On Tuesday, January 7, Puerto Rico was struck by a magnitude 6.4 earthquake south of Indios. Puerto Rico, still recovering from the effects of Hurricane Maria in 2017 when the island felt economic losses exceeding $1 billion in Ponce alone. Following the earthquake, CoreLogic expects the economic loss to be maintained within the $1 billion mark.
“I am concerned because Puerto Rico hasn't yet fully recovered from Hurricane Maria, and many of the homes on the island are designed for hurricanes and floods - they're basically built on stilts, which makes them very vulnerable to earthquakes,” said Leisha Delgado, Founder & CEO, Hello Solutions. “Our experience from Maria tells us that there will be challenges coordinating assistance efforts, and communicating with people in parts of the island without power, so they may not know how to get aid, or know that help is on its way.”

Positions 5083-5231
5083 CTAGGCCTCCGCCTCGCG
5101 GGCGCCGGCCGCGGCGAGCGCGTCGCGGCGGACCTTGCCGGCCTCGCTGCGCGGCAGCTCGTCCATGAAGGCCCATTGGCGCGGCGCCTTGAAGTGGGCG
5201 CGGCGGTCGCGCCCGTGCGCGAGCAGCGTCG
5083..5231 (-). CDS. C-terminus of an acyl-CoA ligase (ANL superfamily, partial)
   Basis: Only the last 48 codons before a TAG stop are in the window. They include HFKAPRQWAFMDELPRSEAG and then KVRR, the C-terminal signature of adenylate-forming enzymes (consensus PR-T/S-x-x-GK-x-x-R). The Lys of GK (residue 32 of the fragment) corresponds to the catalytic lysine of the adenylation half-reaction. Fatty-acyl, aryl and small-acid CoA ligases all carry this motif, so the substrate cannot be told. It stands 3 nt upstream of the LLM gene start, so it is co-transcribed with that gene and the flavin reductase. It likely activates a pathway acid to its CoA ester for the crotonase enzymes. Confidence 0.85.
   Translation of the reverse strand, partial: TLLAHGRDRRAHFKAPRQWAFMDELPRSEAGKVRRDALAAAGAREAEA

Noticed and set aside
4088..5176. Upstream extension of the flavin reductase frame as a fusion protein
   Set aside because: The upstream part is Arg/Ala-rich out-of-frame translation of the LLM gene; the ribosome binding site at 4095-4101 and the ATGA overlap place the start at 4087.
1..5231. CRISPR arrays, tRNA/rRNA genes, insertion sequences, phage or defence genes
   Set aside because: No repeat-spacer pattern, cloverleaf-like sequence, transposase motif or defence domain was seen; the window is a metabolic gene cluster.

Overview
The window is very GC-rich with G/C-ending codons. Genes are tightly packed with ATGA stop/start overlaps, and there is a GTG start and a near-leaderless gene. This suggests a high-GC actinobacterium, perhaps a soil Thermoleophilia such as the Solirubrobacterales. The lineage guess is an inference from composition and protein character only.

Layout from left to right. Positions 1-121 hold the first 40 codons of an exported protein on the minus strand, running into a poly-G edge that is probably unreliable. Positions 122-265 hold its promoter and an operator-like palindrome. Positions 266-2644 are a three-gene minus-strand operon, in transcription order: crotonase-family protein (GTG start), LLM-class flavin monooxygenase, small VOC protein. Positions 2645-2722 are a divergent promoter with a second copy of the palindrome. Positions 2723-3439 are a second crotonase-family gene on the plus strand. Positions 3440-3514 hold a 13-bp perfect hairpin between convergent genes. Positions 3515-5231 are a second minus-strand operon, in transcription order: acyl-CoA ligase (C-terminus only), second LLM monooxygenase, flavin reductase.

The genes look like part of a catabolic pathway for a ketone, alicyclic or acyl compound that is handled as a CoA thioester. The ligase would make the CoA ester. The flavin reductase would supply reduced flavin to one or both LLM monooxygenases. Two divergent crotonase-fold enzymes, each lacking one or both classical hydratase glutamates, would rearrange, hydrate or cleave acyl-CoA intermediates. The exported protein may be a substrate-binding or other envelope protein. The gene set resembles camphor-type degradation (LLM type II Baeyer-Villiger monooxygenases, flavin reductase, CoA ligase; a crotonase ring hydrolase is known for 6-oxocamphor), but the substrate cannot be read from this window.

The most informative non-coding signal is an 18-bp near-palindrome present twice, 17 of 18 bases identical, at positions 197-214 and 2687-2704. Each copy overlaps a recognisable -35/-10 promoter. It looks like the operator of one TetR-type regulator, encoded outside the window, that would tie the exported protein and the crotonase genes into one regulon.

According to the United States Geological Survey (USGS), this event has been identified as the main shock event (with 97% probability). A magnitude 5.8 event that struck on January 6 in a similar location is now identified as a foreshock.
With Hurricane Maria in mind, much of the damage to homes in Puerto Rico is likely the cumulative effect of damage from different events. While in many cases of earthquakes, the cumulative damage refers to the foreshock, CoreLogic notes that damage is rather from the buildings that were partially damaged from Hurricane Maria in 2017 that have yet to be repaired, causing added uncertainty in loss estimation.
CoreLogic also notes that there is uncertainty from the effect of demand surge, where materials are in short supply from the repairs from Hurricane Maria.
“As such, there could be an additional spike in the cost of building materials and reconstruction work,” CoreLogic notes. “Because the island has been struck by two events in close proximity, repair costs could easily increase by up to 33% without federal or local government intervention.”